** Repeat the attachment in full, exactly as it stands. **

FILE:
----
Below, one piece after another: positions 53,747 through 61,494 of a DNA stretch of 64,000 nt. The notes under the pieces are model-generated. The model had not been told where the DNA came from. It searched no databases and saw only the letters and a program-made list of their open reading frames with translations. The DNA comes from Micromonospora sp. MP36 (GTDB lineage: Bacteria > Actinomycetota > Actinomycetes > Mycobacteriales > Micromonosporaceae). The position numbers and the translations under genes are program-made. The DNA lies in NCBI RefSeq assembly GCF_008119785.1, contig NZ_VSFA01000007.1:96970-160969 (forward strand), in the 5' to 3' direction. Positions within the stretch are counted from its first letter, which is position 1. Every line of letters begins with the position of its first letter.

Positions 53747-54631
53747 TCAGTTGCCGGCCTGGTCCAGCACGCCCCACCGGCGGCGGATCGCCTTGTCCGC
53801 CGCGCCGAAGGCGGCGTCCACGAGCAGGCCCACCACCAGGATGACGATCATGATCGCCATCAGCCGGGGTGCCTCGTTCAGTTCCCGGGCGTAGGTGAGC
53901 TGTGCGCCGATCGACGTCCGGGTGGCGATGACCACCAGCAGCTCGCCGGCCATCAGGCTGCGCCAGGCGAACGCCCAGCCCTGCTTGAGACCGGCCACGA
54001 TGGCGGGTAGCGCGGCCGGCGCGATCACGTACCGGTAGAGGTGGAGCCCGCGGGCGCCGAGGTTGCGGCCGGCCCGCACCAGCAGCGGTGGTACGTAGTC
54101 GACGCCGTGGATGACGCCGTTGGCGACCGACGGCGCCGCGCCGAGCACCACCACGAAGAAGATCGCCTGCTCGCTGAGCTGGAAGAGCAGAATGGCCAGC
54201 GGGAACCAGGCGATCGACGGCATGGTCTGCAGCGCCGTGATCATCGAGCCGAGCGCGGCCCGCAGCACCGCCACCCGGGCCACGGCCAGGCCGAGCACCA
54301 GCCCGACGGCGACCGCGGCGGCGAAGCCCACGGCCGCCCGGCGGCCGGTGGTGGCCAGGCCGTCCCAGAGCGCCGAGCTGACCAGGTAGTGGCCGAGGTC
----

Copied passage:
Below, one piece after another: positions 53,747 through 61,494 of a DNA stretch of 64,000 nt. The notes under the pieces are model-generated. The model had not been told where the DNA came from. It searched no databases and saw only the letters and a program-made list of their open reading frames with translations. The DNA comes from Micromonospora sp. MP36 (GTDB lineage: Bacteria > Actinomycetota > Actinomycetes > Mycobacteriales > Micromonosporaceae). The position numbers and the translations under genes are program-made. The DNA lies in NCBI RefSeq assembly GCF_008119785.1, contig NZ_VSFA01000007.1:96970-160969 (forward strand), in the 5' to 3' direction. Positions within the stretch are counted from its first letter, which is position 1. Every line of letters begins with the position of its first letter.

Positions 53747-54631
53747 TCAGTTGCCGGCCTGGTCCAGCACGCCCCACCGGCGGCGGATCGCCTTGTCCGC
53801 CGCGCCGAAGGCGGCGTCCACGAGCAGGCCCACCACCAGGATGACGATCATGATCGCCATCAGCCGGGGTGCCTCGTTCAGTTCCCGGGCGTAGGTGAGC
53901 TGTGCGCCGATCGACGTCCGGGTGGCGATGACCACCAGCAGCTCGCCGGCCATCAGGCTGCGCCAGGCGAACGCCCAGCCCTGCTTGAGACCGGCCACGA
54001 TGGCGGGTAGCGCGGCCGGCGCGATCACGTACCGGTAGAGGTGGAGCCCGCGGGCGCCGAGGTTGCGGCCGGCCCGCACCAGCAGCGGTGGTACGTAGTC
54101 GACGCCGTGGATGACGCCGTTGGCGACCGACGGCGCCGCGCCGAGCACCACCACGAAGAAGATCGCCTGCTCGCTGAGCTGGAAGAGCAGAATGGCCAGC
54201 GGGAACCAGGCGATCGACGGCATGGTCTGCAGCGCCGTGATCATCGAGCCGAGCGCGGCCCGCAGCACCGCCACCCGGGCCACGGCCAGGCCGAGCACCA
54301 GCCCGACGGCGACCGCGGCGGCGAAGCCCACGGCCGCCCGGCGGCCGGTGGTGGCCAGGCCGTCCCAGAGCGCCGAGCTGACCAGGTAGTGGCCGAGGTC